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In one Los Angeles inter-racial area recently the police reported an abnormal number of animal carcasses, presumably killed sacrificially, and the blood mixed with LSD for the members of sacrificial cults. Spiritist statistics show that more than 6,000 meetings exist across the country. Sorcery is widely practiced. A TV commentator interviewed a sorceress who manufacturers and sells voodoo dolls by mail. These are made to order and personalized. She uses dried chicken feet and dried leaves from a graveyard, draws faces from photographs, and supplies white- and black-headed pins for the process.

Public prayers have been abolished in tax-supported schools; yet a student at Berkeley can obtain a degree in magic and then go out and establish himself as a Wizard Consulting Service, calling himself a Druid and practicing sorcery.

The First Satanic Church in San Francisco has more than ten thousand carefully screened members “with a demon in each man.” Led by the demoniac Anton LaVey, it reverses Christian forms and rituals and has placed more than a quarter of a million copies of the Satanic bible on the market. One of the best markets is the university campus. Many of the strange forms of contemporary marriage are pagan and cultic like the Cult of Happiness, which features the apple and the serpent.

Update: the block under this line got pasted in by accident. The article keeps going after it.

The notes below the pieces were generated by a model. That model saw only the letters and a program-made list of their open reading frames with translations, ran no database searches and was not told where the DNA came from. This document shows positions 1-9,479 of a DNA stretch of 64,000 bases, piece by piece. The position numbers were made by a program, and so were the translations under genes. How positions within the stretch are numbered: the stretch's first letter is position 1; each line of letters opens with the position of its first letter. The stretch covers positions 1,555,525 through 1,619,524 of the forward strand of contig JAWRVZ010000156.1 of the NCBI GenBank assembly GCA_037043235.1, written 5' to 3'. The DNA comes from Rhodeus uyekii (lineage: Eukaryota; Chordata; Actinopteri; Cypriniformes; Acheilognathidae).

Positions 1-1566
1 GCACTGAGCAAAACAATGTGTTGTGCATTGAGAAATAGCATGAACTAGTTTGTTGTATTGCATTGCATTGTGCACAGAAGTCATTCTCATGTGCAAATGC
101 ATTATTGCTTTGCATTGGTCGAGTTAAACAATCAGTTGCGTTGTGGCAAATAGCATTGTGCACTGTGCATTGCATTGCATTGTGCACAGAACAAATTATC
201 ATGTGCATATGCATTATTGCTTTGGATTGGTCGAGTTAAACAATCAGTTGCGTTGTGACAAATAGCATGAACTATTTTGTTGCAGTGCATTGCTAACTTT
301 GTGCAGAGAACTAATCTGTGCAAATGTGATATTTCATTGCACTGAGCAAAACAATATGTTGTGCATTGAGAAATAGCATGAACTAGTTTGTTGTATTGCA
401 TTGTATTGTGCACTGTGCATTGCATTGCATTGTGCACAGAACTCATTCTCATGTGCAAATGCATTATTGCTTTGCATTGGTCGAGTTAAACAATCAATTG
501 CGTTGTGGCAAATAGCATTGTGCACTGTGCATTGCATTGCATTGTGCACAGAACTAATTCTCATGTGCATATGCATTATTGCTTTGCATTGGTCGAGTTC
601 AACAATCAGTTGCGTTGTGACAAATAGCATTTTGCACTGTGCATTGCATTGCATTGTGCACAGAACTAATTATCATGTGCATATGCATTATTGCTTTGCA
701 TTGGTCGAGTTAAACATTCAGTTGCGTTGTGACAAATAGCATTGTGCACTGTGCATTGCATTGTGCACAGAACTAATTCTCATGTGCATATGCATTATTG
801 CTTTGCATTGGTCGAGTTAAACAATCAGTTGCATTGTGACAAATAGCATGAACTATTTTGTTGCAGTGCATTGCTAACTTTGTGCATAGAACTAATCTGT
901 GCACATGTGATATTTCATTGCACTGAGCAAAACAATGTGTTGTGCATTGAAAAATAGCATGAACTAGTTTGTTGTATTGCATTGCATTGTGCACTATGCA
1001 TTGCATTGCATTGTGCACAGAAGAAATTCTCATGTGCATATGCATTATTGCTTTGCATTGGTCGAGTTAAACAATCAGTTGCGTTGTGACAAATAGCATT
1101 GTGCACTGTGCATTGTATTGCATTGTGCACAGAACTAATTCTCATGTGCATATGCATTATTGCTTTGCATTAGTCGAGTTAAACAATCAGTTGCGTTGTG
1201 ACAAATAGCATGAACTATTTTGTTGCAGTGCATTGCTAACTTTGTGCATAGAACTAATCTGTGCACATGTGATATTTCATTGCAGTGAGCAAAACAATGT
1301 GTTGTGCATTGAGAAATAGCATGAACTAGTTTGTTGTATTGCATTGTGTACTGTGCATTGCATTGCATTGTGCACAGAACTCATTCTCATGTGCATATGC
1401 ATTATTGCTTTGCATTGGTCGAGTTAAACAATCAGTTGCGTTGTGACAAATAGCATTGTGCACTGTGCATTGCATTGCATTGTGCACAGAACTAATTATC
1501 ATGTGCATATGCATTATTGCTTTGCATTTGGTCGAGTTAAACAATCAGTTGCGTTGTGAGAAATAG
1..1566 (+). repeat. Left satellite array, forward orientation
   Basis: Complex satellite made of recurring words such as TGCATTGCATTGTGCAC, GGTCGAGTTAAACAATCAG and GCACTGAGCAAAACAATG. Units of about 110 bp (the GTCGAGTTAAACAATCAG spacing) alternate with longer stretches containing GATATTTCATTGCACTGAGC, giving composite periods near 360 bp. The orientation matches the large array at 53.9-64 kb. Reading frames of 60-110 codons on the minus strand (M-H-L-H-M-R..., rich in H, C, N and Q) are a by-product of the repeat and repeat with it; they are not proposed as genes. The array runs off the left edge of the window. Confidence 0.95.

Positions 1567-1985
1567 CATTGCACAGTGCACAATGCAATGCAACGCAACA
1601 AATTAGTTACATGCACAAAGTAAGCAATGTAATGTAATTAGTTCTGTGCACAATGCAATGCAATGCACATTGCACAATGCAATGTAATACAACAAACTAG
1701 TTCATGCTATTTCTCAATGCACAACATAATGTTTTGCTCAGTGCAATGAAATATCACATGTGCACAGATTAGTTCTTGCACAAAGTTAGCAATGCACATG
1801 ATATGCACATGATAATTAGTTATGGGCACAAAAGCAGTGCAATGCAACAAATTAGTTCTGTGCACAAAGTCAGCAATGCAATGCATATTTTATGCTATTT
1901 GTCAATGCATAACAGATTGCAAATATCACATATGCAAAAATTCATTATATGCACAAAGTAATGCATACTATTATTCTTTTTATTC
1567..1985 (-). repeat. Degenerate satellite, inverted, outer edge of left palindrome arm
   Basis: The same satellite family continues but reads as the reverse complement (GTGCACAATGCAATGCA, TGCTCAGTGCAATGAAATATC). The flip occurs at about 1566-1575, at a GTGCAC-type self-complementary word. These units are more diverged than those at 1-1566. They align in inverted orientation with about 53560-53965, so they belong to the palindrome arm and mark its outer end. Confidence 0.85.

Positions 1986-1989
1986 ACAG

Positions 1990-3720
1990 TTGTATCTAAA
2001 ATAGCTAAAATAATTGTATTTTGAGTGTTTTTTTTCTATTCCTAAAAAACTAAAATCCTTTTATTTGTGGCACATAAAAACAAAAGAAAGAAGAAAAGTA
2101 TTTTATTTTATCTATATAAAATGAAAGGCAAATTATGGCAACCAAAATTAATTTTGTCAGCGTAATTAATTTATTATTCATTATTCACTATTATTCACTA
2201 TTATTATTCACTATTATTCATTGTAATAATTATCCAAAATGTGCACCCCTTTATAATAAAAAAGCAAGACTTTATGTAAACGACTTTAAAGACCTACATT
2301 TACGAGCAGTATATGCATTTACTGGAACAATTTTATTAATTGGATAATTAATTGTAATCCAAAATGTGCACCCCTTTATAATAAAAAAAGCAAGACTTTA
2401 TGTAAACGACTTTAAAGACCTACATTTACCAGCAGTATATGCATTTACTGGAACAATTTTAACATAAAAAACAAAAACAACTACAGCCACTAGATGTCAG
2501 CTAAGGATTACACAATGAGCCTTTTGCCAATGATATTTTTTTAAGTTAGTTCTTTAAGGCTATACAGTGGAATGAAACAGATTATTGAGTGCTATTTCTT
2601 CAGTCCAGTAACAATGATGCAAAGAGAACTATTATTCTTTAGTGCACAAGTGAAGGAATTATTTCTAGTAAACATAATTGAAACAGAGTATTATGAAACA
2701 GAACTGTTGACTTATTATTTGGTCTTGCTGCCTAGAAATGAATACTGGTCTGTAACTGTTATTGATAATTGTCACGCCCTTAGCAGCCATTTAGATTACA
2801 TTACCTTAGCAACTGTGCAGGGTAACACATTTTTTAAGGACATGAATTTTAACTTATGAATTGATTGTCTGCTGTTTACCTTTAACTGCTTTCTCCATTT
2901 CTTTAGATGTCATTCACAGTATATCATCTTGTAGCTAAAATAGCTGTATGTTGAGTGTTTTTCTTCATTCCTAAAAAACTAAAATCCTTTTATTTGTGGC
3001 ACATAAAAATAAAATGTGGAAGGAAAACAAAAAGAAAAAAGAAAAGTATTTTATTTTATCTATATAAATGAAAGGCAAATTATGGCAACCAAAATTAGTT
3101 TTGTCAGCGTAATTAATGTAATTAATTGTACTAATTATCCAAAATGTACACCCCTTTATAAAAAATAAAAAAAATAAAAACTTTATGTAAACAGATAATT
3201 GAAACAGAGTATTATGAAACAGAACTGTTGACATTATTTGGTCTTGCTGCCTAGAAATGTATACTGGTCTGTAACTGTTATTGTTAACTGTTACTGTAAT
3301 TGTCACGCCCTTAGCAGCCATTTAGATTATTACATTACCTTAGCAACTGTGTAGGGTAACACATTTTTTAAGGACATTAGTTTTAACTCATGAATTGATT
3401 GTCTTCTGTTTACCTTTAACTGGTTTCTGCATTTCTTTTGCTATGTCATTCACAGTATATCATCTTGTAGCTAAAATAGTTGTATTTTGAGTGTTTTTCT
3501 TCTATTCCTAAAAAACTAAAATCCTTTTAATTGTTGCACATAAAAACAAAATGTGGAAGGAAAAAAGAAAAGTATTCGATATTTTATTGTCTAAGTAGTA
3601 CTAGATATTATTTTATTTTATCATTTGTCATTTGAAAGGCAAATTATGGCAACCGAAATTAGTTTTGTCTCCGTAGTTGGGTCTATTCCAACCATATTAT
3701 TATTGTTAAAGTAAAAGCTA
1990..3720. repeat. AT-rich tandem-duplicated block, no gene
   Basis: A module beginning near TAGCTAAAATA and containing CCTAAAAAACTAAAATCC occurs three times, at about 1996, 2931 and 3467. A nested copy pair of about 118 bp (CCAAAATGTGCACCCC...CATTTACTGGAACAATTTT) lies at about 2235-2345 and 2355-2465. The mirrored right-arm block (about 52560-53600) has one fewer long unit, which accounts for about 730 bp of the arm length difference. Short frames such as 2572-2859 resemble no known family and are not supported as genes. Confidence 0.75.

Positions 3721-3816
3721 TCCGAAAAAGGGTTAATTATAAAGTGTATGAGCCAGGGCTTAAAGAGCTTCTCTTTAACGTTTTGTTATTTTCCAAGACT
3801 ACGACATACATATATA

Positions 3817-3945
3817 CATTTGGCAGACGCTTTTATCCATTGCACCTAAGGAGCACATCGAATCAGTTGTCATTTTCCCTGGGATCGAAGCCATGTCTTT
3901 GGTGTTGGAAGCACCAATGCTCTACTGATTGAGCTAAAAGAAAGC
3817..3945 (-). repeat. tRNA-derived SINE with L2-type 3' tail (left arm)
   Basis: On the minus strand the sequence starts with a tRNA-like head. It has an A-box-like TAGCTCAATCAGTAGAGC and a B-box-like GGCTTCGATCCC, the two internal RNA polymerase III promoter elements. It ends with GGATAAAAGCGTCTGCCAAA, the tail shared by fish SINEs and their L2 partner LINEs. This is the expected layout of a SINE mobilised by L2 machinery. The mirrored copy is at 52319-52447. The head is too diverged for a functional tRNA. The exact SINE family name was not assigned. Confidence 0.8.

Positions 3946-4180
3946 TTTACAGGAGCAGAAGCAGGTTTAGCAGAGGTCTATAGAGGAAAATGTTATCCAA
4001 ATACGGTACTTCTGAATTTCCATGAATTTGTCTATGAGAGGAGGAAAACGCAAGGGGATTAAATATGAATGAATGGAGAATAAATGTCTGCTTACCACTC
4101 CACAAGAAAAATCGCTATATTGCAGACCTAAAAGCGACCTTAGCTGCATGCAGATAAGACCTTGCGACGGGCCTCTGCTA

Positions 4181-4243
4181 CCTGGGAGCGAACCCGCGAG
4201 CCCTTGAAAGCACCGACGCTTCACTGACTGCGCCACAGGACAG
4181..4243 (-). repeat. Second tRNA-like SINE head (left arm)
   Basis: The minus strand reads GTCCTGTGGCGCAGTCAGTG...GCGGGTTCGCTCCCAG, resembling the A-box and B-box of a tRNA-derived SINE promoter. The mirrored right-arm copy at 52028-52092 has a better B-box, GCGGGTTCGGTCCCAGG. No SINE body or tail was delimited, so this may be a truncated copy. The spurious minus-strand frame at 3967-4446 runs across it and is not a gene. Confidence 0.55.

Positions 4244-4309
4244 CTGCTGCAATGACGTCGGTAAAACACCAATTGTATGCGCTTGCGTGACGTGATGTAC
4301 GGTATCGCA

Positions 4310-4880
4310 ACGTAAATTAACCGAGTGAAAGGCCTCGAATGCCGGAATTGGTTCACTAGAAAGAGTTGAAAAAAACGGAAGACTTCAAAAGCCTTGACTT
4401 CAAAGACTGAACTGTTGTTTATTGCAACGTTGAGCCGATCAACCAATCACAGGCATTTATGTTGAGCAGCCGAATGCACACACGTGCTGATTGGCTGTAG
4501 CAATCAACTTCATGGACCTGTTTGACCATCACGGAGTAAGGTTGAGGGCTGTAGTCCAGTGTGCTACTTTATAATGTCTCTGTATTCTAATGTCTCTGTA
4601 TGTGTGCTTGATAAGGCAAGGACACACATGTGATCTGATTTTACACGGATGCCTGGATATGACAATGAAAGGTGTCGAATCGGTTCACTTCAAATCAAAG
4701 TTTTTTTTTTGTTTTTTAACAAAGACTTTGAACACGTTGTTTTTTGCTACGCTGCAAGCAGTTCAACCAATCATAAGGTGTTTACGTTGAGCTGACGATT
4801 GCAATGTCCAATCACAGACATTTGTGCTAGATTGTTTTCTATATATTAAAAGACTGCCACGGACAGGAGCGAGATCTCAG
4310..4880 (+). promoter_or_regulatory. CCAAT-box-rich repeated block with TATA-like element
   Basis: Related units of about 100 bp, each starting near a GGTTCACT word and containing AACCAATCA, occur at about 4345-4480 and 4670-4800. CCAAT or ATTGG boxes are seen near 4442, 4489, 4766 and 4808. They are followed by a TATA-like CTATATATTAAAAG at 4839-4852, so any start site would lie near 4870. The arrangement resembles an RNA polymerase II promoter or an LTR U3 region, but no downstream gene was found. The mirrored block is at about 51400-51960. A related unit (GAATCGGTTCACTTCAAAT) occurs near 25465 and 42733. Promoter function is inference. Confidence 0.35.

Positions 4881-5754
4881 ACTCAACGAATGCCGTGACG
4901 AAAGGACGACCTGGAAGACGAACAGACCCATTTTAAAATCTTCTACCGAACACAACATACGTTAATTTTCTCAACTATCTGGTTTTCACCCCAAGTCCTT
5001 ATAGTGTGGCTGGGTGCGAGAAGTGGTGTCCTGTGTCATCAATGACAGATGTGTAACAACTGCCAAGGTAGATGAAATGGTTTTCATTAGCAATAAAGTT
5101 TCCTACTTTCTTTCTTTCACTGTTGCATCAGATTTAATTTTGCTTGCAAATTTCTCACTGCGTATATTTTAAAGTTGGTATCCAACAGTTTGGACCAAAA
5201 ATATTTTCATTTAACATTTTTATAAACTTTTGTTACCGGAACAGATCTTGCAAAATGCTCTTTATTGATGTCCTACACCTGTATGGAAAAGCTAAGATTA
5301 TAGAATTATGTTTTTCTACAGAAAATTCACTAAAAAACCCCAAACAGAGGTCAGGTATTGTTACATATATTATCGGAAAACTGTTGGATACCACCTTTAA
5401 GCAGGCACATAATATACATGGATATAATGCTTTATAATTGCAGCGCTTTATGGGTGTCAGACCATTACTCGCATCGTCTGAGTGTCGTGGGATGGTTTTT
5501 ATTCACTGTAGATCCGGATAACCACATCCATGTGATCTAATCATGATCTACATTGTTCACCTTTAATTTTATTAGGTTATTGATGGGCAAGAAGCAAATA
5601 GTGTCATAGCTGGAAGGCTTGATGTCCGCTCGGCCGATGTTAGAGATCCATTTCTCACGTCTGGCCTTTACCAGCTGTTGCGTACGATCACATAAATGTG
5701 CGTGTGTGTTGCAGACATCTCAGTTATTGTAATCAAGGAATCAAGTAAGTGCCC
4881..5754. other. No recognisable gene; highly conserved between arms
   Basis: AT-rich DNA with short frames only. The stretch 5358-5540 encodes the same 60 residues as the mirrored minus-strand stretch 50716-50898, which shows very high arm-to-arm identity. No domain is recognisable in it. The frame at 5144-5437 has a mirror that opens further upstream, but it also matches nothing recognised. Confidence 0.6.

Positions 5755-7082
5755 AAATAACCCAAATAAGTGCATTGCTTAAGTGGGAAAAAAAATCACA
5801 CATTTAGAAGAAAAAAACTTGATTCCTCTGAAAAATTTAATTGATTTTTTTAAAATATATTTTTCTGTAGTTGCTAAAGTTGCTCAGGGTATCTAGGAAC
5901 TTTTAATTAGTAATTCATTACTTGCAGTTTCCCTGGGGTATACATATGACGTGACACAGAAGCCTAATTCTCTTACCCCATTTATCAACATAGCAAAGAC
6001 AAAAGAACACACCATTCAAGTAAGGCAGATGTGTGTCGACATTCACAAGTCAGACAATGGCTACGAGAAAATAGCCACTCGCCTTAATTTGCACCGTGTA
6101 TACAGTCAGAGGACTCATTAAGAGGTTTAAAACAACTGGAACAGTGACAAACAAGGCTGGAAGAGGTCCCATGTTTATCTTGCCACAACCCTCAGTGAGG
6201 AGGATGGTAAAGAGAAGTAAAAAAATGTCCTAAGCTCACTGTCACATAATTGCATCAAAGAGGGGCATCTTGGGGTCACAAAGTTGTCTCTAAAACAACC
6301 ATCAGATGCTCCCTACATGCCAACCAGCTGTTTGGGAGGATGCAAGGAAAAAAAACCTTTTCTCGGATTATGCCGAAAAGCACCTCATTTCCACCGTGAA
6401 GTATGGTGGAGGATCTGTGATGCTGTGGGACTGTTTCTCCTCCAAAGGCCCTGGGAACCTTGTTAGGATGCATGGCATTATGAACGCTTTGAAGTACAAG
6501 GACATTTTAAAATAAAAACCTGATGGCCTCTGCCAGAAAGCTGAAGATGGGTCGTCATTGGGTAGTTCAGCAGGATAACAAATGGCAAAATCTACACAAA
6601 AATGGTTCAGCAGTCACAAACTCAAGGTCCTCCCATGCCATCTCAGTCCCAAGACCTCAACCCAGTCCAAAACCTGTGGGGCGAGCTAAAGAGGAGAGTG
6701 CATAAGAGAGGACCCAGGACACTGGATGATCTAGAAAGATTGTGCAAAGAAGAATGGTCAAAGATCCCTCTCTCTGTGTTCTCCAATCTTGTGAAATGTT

The Church of Scientology, which claims a quarter of a million in California alone, has a church structure and a confessional, but its theology is unbiblical and its anthropology weird. Its eschatology makes it definitely religious, but its moral record is questionable.

The animism of the modem city is reinforced by big business. The “world’s most experienced airline” offers tourists a “Psychic Tour of Great Britain at $629”; each participant receives his own astro-numerology chart and the experience of a séance. One big bookshop carrying occult literature worth $25,000 turns over 65 per cent each month and offers day-long crash courses in palmistry at $25.

I press again the point that these are not signs of a resistant secular society. When we see people of all ages turning vainly to one form of animism, we know that the city is filled with hungry people, groping for something that eludes them, and we know this is a religious search. I believe we can say the fields are whitening unto harvest.

The problem of Key 73 is to discover why these people rejected the Church when religiously hungry; why 200,000 Americans chose Soka Gakkai in preference to Christianity, why 10,000 in one city turned to Satanism and reversed morality, thereby rejecting the Gospel—for every acceptance is also a rejection.

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We believe that the answer to their quest is the Gospel. The Jesus people have shown that. But have we the forms and structures to incorporate them into the Church and the communicating capacity to help them grow in the faith afterwards? If we have, and yet they still do not become part of us, then is there something about us church people that holds them off?

If Key 73 is to win the not-so-secular city, perhaps we should begin with ourselves.

George M. Marsden is associate professor of history at Calvin College, Grand Rapids, Michigan. He has the Ph.D. (Yale University) and has written “The Evangelical Mind and the New School Presbyterian Experience.”